Depersonalization Disorder Diagnosis

(Also Known As: Dissociative Disorder Diagnosis, Dissociative Diagnosis, Chronic Depersonalization Disorder Diagnosis)

(Reviewed by: Paul Peterson, Licensed Therapist)

How is Depersonalization Disorder Diagnosed?

In diagnosing depersonalization disorder, the doctor checks the medical history of the patient. Aside from a physical examination, the sufferer will be required to undergo blood and urine examinations to eliminate possibilities of the disorder being caused by epilepsy, medicinal complications, or recent experiences of sleep deprivation. 4

In order to determine whether an individual is suffering from dissociative disorder, there are several diagnostic questionnaires that can be asked. The most common method for evaluating dissociation is the Dissociative Experience Scale or DES. In diagnosing depersonalization disorder that is different from dissociative illnesses defined in DSM-IV, the Structured Clinical Interview for DSM-IV or SCID-D is commonly used. This method involves semi-structured interviews involving open ended questions that allow the patient to provide details about their depersonalization experiences. 5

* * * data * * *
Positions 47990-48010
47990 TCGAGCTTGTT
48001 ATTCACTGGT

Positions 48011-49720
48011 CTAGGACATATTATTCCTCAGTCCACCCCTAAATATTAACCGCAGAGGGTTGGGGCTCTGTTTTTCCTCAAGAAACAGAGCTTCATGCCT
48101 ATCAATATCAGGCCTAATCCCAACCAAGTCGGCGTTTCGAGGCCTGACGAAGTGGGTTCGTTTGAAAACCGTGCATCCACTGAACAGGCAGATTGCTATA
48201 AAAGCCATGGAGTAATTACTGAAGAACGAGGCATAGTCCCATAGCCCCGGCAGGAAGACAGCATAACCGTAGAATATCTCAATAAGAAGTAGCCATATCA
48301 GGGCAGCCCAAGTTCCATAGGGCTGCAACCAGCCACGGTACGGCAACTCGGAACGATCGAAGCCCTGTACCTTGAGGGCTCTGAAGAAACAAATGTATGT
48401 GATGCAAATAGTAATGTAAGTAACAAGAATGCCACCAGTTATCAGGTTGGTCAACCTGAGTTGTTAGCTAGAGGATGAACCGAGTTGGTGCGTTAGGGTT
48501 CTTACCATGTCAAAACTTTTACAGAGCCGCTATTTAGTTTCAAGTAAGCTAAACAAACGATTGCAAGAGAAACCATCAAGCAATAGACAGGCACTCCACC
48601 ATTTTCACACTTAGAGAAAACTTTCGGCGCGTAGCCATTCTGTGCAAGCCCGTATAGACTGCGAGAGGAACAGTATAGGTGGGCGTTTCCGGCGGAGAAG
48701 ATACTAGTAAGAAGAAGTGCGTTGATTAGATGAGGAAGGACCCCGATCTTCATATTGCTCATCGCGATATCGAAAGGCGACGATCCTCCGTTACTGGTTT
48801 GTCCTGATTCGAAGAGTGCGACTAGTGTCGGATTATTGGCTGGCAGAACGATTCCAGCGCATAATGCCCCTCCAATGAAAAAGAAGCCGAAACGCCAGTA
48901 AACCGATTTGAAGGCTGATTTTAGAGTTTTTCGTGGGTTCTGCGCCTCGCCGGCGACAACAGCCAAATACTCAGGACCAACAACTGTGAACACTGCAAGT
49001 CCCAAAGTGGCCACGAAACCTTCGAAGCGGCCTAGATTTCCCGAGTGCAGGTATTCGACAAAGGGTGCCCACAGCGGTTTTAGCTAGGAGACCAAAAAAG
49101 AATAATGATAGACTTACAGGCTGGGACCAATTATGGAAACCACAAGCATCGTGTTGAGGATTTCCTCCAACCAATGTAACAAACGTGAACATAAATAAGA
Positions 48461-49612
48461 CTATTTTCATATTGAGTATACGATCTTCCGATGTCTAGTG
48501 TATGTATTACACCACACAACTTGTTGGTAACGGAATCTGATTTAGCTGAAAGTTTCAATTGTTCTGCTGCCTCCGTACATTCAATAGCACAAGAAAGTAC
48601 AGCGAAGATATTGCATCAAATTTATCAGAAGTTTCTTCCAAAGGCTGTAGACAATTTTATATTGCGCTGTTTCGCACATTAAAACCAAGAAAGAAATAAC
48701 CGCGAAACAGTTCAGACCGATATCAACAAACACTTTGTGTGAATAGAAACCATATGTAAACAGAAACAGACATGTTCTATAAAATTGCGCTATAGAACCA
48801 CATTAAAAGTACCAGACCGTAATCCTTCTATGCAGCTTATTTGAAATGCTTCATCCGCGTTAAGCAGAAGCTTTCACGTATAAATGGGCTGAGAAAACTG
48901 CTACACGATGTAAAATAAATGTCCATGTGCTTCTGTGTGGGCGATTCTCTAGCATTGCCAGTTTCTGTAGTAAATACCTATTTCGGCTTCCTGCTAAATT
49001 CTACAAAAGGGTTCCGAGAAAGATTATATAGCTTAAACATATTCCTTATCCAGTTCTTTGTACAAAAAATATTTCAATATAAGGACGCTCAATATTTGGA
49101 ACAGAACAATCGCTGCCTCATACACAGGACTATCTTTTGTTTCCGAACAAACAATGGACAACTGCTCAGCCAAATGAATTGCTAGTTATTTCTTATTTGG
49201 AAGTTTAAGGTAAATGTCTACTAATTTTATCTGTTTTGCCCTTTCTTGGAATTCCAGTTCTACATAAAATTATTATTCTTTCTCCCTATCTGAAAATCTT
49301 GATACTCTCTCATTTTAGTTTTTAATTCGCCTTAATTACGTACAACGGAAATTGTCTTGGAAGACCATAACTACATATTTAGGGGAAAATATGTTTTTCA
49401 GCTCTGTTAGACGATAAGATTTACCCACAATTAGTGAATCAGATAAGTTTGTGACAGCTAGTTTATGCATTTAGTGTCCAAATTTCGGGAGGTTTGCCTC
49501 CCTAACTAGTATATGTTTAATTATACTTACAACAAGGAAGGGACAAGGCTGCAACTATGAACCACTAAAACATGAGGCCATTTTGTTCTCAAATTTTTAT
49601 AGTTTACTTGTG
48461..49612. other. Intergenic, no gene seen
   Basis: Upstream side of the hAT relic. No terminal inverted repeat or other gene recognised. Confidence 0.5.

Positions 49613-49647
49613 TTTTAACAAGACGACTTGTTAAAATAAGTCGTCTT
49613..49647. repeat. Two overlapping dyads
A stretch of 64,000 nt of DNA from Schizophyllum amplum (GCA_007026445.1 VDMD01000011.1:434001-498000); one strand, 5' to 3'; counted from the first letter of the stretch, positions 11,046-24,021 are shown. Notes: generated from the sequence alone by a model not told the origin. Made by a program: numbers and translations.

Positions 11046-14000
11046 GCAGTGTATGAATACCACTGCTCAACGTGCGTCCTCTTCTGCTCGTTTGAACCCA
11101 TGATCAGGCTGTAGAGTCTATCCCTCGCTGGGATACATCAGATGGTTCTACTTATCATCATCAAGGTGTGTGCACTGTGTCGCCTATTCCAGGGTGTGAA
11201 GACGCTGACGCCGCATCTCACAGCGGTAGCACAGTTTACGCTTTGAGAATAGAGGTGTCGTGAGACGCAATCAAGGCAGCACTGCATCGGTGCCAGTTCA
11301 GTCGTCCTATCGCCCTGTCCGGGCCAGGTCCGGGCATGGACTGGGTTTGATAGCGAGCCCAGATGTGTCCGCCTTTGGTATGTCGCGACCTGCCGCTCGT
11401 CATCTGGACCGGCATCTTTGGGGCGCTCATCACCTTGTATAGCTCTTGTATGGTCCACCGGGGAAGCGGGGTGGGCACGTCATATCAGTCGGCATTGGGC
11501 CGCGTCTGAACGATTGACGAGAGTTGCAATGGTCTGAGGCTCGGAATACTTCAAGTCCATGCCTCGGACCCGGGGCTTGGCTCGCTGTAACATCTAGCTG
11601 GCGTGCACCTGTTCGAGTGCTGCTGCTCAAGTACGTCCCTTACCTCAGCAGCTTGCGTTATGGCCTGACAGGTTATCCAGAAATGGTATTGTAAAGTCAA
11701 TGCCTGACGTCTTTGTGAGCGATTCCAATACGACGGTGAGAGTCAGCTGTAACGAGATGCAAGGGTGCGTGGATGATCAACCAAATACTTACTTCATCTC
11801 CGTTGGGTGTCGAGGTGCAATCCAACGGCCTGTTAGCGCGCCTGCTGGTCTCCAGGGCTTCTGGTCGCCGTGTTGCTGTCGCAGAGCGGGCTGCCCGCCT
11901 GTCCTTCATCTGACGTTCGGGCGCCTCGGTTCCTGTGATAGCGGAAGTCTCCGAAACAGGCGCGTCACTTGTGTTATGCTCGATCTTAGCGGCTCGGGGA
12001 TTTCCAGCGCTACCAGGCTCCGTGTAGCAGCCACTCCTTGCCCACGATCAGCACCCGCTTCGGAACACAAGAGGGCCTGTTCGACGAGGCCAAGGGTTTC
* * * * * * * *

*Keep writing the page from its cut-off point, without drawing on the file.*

Aside from SCID-D, the Depersonalization Severity Scale (DSS), a six-item questionnaire, is designed to discriminate depersonalization disorder from other dissociative or post-traumatic conditions, as well as to measure the effects of treatment among patients.

In addition, doctors diagnose depersonalization disorder based on the symptoms. Physical examinations and other tests are conducted to eliminate possibilities that other illnesses may have contributed to the systems. Other common methods of treatment include magnetic resonance imaging, urine test for drug abuse, and electroencephalography.

Could You Have Depersonalization Disorder?

Depersonalization Disorder Topics

Related Conditions

Anxiety Disorder NOS – Uncontrolled Anxiousness, Irrational Fear, Excessive Worry, Phobia
Borderline Personality Disorder – Dissociation, Mood Instability, Impulsiveness
Dysthymic Disorder – Mood Disorder, Anxiety, Chronic Depression, Insomnia
Post Traumatic Stress Disorder – Nightmares, Insomnia, Sexual Abuse, Irritation, Social Impairment, Problems with Memory and Concentration, Intrusive Memories, Hyper-Vigilance